Advocates, recipients react to Kansas officials’ pushback against federal KanCare report

By McKenna Harford, Special to The Capital-Journal, January 23, 2017

Members of the public fill the room as KDHE Secretary Mosier testifies before the Senate Public Health and Welfare Committee

Susan Mosier, secretary of the Kansas Department of Health and Environment, spoke to the Senate
Public Health and Welfare Committee Monday morning, responding to a report from the Centers
for Medicare and Medicaid Services that Kansas’ Medicaid program is “substantively
out of compliance” with U.S. law. (Photo by Thad Allton/The Capital-Journal)

KanCare recipients expressed distrust and ambivalence on Monday to the response from Kansas officials about a federal report highly critical of the state’s Medicaid program.

Kansas Department of Health and Environment Secretary Susan Mosier spoke to lawmakers, and Medicaid recipients and their advocates were watching.

Susan Jarsulic’s daughter, Jayne, is covered under the long-term services provided by KanCare. A federal report from last week disclosed KanCare is “substantively out of compliance” with U.S. law and regulations and cites issues with coordination, communication and oversight, which could put beneficiaries like Jayne at risk.

Jayne is 38 years old and has severe disabilities that prevent her from being able to do anything for herself. Jarsulic said since her daughter’s health care services have been transferred to KanCare, she has experienced many of the issues detailed in the report, including a lack of communication between care coordinators and the families, and experiencing hostile treatment from the Kansas Department for Aging and Disability Services.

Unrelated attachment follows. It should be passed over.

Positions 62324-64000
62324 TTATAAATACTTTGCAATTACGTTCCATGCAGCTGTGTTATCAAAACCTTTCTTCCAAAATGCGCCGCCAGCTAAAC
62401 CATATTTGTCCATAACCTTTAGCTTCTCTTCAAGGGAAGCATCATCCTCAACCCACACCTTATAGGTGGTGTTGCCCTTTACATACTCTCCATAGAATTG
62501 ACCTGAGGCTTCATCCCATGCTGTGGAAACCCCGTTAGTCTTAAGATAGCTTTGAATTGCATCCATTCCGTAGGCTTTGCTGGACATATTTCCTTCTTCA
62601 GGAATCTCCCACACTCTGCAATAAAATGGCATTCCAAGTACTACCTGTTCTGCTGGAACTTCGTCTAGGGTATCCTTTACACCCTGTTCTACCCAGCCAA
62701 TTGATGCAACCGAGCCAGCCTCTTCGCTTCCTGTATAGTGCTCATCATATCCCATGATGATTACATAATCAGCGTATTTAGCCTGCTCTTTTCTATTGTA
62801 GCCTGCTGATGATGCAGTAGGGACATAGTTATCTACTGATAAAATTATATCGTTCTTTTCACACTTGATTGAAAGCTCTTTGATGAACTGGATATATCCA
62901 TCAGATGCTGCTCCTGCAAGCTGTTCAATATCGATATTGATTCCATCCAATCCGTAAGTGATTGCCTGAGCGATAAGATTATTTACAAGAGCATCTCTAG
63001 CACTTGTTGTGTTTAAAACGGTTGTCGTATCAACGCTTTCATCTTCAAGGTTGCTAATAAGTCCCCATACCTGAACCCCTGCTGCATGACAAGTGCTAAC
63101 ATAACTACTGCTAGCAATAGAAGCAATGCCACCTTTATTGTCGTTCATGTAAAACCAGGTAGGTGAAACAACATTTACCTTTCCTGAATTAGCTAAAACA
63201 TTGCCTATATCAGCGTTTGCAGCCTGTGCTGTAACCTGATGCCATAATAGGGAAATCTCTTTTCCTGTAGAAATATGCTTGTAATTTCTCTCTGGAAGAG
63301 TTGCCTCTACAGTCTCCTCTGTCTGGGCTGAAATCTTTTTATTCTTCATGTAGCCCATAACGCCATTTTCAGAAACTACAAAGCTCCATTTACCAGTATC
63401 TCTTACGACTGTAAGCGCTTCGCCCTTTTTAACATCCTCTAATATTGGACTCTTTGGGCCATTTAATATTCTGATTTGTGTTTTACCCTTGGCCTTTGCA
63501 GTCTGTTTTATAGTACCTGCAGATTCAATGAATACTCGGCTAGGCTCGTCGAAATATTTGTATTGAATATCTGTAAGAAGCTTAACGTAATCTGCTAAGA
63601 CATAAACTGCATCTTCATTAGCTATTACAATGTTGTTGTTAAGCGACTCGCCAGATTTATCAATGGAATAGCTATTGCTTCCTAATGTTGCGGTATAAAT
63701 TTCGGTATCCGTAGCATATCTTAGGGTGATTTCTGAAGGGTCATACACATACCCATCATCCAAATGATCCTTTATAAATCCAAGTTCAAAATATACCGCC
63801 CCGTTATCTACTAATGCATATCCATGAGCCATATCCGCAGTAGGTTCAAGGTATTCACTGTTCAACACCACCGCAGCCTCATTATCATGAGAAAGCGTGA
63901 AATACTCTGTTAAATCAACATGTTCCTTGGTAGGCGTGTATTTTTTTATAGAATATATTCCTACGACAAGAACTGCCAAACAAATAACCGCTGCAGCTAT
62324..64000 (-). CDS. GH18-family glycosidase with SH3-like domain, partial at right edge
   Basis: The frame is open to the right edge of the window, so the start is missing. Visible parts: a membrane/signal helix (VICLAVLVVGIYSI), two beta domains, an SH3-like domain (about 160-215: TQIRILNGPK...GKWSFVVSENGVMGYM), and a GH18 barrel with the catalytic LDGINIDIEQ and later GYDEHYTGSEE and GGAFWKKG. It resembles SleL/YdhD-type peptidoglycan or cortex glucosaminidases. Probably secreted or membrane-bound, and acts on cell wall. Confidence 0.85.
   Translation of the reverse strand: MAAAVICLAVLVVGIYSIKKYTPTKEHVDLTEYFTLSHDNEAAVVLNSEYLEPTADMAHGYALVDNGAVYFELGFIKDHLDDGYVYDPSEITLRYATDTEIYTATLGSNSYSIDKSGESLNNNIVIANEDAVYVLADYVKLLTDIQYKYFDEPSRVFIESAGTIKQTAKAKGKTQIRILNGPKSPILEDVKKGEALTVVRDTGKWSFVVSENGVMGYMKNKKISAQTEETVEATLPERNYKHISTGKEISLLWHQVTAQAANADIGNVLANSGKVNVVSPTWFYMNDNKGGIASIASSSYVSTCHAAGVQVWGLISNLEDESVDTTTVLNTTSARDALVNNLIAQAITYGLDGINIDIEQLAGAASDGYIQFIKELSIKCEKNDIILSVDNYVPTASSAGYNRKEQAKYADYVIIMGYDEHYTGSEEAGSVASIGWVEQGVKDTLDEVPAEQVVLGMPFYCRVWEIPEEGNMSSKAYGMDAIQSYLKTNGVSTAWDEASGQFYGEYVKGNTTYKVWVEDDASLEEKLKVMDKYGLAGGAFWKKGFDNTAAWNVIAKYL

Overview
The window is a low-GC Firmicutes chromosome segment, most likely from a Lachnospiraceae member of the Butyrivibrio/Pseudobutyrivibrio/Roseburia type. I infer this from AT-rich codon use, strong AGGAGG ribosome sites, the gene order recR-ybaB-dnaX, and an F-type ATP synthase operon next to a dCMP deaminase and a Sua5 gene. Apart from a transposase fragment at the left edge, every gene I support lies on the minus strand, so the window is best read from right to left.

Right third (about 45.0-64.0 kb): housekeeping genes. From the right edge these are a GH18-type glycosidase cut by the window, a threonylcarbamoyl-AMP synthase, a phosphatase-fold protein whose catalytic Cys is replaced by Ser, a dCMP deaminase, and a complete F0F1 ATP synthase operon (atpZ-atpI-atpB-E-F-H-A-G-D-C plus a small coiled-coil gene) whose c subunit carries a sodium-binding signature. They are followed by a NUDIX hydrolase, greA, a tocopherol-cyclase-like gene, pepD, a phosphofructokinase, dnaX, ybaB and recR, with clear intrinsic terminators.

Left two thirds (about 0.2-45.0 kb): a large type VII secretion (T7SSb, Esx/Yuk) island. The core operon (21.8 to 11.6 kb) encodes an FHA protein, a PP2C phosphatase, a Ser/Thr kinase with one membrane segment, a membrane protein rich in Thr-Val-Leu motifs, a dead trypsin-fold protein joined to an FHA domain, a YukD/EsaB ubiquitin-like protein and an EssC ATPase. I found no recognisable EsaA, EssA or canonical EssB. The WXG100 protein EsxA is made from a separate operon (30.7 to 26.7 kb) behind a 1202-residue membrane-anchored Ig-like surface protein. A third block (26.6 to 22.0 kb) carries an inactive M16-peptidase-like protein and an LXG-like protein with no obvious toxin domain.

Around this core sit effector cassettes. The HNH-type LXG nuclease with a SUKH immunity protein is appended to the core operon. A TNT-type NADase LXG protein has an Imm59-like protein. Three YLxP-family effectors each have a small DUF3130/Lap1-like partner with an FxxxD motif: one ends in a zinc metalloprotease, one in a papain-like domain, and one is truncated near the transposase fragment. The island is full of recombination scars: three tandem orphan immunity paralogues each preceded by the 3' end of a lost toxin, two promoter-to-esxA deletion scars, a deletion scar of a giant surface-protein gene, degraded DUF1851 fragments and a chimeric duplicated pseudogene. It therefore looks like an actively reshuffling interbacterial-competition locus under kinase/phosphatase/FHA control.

“I think (Mosier) is using that new buzzword, ‘alternative facts,’ ” Jarsulic said. “We’re not lying. They are lying, as far as I am concerned.”

As president of the board of Dreams Work Inc., a nonprofit in Lenexa that serves disabled adults, Jarsulic has spoken with other families who feel they bear the brunt of the cost of care. Jarsulic has also experienced changes to her services, including losing insurance reimbursement for the cost of overnight care, which is about $77 per night.

“I say it’s a financial decision, it’s not a care decision. My daughter has had this service for 20 years, and suddenly she no longer qualifies because she lives with mom and dad,” Jarsulic said.

Mike Oxford, the executive director for policy at the Topeka Independent Living Resource Center, said he remains concerned by the federal report, because Mosier did not directly address long-term services and it is unclear how the report affects the beneficiaries’ health care. He called for the Senate Public Health and Welfare Committee chairwoman, Sen. Vicki Schmidt, R-Topeka, to take additional testimony.

“I think the next step is to see what Sen. Schmidt does as a follow-up with her committee, to see if there’s going to be any citizen or advocate or provider input into the report, because we’ve heard what the state has to say about it,” Oxford said.

Mosier said the report was incomplete and criticized the quality of the analysis in an appearance on Monday before lawmakers.

“I will admit that on the surface this letter looks alarming and concerning,” Mosier said. “As we went through this report, we found that there were a limited number of substantive issues and, with rare exception, all of these issues had been previously identified by the state and have been addressed or are in the process of being addressed.”

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